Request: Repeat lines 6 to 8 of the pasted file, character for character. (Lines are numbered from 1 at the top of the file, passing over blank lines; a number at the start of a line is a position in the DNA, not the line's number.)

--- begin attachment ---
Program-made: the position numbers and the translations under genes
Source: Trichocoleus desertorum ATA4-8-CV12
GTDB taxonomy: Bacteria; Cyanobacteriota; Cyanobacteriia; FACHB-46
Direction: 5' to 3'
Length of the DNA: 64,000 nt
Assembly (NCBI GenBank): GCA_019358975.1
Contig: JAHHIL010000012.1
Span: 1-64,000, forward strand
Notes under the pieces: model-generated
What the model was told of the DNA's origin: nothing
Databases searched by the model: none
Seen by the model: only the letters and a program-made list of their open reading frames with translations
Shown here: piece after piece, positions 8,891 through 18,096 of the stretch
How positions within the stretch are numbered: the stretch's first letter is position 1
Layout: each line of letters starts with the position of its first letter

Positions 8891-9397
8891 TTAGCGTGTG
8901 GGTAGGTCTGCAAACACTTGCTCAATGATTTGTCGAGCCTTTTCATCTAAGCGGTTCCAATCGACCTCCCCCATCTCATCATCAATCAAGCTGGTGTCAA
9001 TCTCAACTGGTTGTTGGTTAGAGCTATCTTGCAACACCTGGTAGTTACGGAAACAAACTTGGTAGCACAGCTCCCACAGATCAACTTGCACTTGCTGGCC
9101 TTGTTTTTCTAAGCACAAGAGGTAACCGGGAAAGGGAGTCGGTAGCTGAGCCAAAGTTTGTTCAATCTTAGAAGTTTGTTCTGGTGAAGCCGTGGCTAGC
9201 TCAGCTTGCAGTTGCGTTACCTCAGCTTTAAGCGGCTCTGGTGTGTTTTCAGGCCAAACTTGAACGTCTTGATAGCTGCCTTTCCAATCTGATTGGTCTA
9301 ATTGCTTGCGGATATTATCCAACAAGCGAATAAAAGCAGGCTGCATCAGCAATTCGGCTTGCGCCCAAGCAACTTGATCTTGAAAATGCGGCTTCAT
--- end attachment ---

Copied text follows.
Assembly (NCBI GenBank): GCA_019358975.1
Contig: JAHHIL010000012.1
Span: 1-64,000, forward strand